Aura has not spoken about the communities’ right to be consulted

Questioned by the Mining Observatory, Aura Minerals sent a generic statement, which does not respond to the specific questions about the case.

Regarding their lack of consultation with the Quilombola and the fact that they ignored the presence of nearby communities, possible socio-environmental impacts, in addition to safety and emergency protocols and the risks posed by the tailings dam, the company said it “promotes responsible and sustainable growth in its businesses and adopts the best safety and ESG practices” and that “it respects the culture and well-being of the communities where it operates, integrating best practices and environmental projects into its businesses and activities.”

More detailed answers were requested, but the company chose to maintain its position.

The mining company’s lobby is strong in the municipality. It promises a long-term enterprise with creation of jobs and an initial investment of 375 million reais ($71 million). “The proposals fascinate the local population,” said Crisóstomo.

The open-pit gold mine has an estimated useful life of 17 years and average production of 50,000 ounces a year,  each ounce being equivalent to just over 28 grams. According to the company, the construction work will create 400 direct jobs and around 1,200 indirect ones.

Tax revenues for the municipality of Almas are estimated at 80.3 million reais ($15 million) under the systems known as Financial Compensation for the Exploitation of Mineral Resources (CFEM) and Service Tax (ISS). The state treasury should receive 30.3 million reais ($5.7 million) from CFEM and royalties.

In Brazil, in addition to Almas, Aura Minerals has copper and gold mining projects in the states of Rio Grande do Norte and Mato Grosso, and it also operates in Colombia, Mexico and Honduras. In an interview with newspaper O Estado de S.Paulo in September 2021, Aura CEO Barbosa said that, despite the political turmoil and threats to democracy already underway at the time and which have worsened since then as a result of the Jan. 8 attacks, “gold is immune to any crisis in Brazil” and Aura would be an “option” for investors when “everything goes wrong” because its operations are based on the U.S. dollar and 80% of its revenues are in gold.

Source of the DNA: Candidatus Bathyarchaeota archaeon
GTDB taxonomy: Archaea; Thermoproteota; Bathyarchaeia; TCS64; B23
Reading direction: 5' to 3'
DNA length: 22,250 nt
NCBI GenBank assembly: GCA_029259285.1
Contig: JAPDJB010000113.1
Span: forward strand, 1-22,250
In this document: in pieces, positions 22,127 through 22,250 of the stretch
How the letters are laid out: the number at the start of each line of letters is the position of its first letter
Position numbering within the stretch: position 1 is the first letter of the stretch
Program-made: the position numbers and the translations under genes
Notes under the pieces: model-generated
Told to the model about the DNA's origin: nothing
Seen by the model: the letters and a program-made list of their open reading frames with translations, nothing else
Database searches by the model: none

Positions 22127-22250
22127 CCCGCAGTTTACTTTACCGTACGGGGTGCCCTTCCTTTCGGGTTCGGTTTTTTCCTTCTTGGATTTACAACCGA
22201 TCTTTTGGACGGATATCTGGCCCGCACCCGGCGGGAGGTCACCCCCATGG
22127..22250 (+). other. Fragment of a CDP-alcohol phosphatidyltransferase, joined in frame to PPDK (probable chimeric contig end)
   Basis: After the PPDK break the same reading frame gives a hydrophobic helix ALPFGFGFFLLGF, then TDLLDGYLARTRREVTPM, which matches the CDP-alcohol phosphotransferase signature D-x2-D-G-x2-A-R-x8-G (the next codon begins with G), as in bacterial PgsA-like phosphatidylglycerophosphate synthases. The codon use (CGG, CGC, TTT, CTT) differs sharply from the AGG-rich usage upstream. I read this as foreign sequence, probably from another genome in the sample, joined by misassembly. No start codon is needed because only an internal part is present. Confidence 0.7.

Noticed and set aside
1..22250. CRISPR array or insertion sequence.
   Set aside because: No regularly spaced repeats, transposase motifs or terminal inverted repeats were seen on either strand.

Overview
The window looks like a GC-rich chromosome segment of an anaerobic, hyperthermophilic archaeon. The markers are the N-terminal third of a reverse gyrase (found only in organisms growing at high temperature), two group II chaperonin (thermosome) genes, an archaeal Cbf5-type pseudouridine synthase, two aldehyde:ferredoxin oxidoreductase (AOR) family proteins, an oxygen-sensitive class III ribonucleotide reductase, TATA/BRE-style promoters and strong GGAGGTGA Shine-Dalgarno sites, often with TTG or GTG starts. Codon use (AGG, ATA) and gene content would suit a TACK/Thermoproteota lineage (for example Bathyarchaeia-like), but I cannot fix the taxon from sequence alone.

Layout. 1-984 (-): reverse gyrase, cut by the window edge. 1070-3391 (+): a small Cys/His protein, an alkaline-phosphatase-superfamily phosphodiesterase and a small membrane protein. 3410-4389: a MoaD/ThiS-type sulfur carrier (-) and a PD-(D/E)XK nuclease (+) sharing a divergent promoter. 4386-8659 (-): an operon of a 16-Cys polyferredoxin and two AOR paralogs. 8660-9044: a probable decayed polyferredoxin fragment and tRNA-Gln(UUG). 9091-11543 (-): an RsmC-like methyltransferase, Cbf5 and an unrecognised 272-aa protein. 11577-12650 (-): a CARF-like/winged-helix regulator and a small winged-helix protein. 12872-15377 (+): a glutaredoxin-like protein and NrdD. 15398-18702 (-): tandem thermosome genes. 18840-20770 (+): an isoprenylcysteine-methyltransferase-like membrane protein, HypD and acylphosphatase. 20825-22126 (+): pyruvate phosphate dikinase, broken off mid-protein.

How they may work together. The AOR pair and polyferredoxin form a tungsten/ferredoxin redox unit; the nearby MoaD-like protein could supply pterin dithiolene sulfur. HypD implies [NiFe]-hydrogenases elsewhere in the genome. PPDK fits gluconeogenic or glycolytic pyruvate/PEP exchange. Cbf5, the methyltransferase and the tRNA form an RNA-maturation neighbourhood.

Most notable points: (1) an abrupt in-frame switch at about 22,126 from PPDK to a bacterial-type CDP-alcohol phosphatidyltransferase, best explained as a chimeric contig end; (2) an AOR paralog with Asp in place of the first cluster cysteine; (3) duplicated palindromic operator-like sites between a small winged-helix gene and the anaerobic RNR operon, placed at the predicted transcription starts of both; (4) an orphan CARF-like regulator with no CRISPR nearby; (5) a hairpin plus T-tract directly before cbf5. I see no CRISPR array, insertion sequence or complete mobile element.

Aura Minerals’s Apoena gold mine in Mato Grosso state. Photo courtesy of Aura Minerals.

Lack of regularization drives conflict in territories

The Baião quilombo is certified by the Palmares Foundation and has been waiting since 2010 to be recognized as Quilombola territory by INCRA.

According to Crisóstomo, the “slow implementation of that policy gives rise to this type of violence and conflict in the territory. It’s not just about mining; it’s also about deforestation and silted rivers,” she argued. The Quilombola from Baião have documents proving their presence in the area since 1919.

Contacted by the Mining Observatory to comment on the delay in the process, INCRA said, “That is meticulous work, and no deadline can be established for the procedures.”

According to INCRA, the duration of each process depends on the level of complexity and includes factors such as the degree of difficulty in accessing cartographic, land, agronomic, environmental, geographic, socioeconomic, historical and anthropological information necessary to prepare the Technical Identification and Delimitation Report (RTID).

The factors listed by INCRA to explain why it takes so long to provide a quilombo with a land title include the number of properties in the territory, the size of the territory, problems notifying all holders of real estate in the territories during the stages when the RTID can be challenged and notifications will be issued for inspection and evaluation of their properties, land conflicts, total number of challenges as well as administrative and court appeals filed during the course of each process, budget/financial issues, time for legal proceedings to expropriate rural properties and other variables.